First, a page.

OBJECTIVE: Testicular cancer is a highly curable malignancy of young men. Appropriate and timely management is critical to ensure optimal clinical outcomes. A 3-year population-based review of testicular cancer patients in Manitoba, Canada was undertaken to evaluate our management patterns.
METHODS: Men diagnosed with testicular cancer from 1998 to 2000 were identified from the Provincial Cancer Registry. Chart review was utilized to collect information on demographic characteristics, timelines of diagnostic and staging investigations, completeness of pathology reports, management, and outcomes.
RESULTS: Seventy-eight men were identified with 80 testicular cancers: 46 (59%) patients had 48 seminomas and 32 (41%) had non-seminomatous germ cell tumors (NSGCT). One or more pre-operative tumor markers were missing or unavailable in 41 (52%) cases. Median time from scrotal ultrasound to orchiectomy was 7 days, but was greater than 2 weeks in 13 (16%) patients. Pathology reports provided acceptable detail in only 21 (27%) cases. Eighteen subjects (23%) did not complete necessary staging investigations (chest and abdominal imaging, and post-orchiectomy markers) until at least 3 weeks after surgery. Post-orchiectomy management of both seminoma and NSGCT patients was largely within acceptable limits apart from some non-standard chemotherapy choices in advanced stage disease, and significant departures from standard recommendations regarding surveillance. The Kaplan-Meier estimate of overall survival at 5 years is 97% in seminoma and 84% in NSGCT.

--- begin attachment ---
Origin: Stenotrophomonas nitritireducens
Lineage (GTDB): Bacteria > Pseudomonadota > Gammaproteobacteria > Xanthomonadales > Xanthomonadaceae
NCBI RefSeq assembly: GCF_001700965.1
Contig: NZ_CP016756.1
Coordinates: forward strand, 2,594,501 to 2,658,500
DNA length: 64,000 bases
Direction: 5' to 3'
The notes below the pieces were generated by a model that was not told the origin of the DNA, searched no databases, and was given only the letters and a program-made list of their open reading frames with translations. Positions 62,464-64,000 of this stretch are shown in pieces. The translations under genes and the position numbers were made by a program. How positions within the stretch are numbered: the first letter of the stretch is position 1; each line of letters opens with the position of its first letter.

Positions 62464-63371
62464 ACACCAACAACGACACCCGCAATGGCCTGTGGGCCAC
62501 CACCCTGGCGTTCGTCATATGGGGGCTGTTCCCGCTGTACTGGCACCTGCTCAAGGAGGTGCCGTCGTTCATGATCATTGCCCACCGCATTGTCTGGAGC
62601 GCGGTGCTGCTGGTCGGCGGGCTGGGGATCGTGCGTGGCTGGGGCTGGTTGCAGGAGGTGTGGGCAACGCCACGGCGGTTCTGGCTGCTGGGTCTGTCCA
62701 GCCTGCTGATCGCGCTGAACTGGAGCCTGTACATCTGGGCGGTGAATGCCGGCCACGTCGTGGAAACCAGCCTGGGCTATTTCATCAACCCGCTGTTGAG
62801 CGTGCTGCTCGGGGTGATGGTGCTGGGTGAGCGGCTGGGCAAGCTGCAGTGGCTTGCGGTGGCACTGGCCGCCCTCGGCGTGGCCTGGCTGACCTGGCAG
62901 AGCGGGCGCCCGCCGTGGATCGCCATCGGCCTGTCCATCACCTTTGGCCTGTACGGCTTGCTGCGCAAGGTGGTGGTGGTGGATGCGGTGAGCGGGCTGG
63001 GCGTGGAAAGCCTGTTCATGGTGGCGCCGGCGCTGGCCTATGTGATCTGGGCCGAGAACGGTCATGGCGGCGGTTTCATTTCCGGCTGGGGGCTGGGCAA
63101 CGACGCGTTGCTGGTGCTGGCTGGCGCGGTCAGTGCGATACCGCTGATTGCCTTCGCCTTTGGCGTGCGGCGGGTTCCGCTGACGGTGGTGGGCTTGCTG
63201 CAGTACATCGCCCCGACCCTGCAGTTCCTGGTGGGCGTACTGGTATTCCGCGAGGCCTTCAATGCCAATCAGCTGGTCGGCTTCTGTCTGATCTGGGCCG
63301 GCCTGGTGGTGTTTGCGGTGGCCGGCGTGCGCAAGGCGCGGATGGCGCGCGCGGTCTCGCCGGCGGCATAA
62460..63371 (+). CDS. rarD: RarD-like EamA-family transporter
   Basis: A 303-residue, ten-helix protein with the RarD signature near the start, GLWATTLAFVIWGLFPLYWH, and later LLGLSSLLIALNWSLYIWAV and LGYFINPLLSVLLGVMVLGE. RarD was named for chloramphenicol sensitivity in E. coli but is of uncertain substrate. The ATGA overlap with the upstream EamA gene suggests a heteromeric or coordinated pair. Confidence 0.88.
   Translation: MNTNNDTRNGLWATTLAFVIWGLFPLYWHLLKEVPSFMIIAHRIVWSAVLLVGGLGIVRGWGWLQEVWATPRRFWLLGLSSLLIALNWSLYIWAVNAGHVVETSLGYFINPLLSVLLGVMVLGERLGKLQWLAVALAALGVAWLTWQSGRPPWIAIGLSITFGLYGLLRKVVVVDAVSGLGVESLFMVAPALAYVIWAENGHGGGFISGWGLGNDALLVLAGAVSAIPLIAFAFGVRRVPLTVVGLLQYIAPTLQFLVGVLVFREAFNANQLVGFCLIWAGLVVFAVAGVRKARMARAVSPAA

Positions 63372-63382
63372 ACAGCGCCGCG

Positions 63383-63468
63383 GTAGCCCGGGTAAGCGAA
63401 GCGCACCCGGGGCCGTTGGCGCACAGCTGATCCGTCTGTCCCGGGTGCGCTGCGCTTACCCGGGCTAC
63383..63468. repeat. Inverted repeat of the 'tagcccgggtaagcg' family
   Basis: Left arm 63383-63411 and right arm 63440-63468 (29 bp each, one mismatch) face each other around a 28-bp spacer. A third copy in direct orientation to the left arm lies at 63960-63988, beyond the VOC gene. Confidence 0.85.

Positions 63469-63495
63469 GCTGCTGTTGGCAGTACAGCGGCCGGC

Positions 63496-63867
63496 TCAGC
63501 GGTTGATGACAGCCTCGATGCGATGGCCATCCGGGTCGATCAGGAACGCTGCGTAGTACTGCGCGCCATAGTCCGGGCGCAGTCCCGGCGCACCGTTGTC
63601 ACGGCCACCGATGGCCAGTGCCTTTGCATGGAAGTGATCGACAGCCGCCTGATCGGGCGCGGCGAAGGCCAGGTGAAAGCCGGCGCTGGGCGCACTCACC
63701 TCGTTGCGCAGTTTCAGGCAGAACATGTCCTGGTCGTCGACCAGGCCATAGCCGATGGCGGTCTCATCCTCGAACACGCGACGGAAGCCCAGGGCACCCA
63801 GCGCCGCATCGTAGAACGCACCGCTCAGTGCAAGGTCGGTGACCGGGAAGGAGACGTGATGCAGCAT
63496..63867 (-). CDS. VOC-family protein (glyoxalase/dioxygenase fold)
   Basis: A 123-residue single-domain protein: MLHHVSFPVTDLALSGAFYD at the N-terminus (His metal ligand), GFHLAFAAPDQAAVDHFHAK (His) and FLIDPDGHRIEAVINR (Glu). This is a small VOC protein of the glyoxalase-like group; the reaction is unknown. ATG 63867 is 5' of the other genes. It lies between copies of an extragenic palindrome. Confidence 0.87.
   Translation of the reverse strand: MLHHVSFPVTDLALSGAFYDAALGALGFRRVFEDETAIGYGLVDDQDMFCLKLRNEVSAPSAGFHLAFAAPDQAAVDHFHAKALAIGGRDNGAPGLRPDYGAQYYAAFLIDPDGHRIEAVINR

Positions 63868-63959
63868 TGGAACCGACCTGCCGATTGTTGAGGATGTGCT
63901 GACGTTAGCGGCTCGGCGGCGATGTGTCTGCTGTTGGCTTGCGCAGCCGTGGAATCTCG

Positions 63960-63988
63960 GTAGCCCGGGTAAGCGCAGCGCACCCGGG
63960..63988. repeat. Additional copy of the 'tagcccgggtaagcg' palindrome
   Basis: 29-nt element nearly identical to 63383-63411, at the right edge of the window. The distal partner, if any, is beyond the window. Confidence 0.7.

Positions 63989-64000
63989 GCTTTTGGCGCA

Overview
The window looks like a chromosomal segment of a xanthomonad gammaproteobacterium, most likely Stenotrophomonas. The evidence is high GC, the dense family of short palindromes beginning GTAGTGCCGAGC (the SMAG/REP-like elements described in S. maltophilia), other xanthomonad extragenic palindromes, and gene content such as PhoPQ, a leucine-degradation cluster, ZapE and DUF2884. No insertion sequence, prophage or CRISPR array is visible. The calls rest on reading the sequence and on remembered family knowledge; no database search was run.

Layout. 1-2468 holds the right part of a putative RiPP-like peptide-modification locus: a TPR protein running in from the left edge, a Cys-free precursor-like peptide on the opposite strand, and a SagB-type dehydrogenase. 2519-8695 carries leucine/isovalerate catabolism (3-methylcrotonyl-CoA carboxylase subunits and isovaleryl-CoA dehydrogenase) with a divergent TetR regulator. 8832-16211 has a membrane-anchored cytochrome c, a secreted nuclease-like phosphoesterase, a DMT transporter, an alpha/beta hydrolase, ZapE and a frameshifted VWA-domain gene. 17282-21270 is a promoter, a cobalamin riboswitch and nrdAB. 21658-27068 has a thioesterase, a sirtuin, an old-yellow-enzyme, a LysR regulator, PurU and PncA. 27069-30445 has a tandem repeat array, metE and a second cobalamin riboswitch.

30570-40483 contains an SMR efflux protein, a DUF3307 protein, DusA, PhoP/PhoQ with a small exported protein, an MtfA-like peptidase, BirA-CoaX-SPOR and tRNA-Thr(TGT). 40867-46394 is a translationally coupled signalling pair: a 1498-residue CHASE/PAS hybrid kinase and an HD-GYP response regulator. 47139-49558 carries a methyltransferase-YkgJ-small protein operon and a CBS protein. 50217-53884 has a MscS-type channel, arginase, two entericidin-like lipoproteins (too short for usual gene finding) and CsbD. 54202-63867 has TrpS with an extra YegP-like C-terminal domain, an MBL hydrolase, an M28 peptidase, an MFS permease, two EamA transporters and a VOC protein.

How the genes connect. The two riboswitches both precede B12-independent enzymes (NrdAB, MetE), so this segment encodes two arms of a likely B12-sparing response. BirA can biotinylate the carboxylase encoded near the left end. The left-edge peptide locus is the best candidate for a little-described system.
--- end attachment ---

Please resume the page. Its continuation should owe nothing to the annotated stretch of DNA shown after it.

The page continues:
CONCLUSIONS: Although clinical outcomes do not appear to have been compromised, deficiencies are evident in testicular cancer management in Manitoba from 1998 to 2000, indicating the need for well-defined management guidelines and improved education of caregivers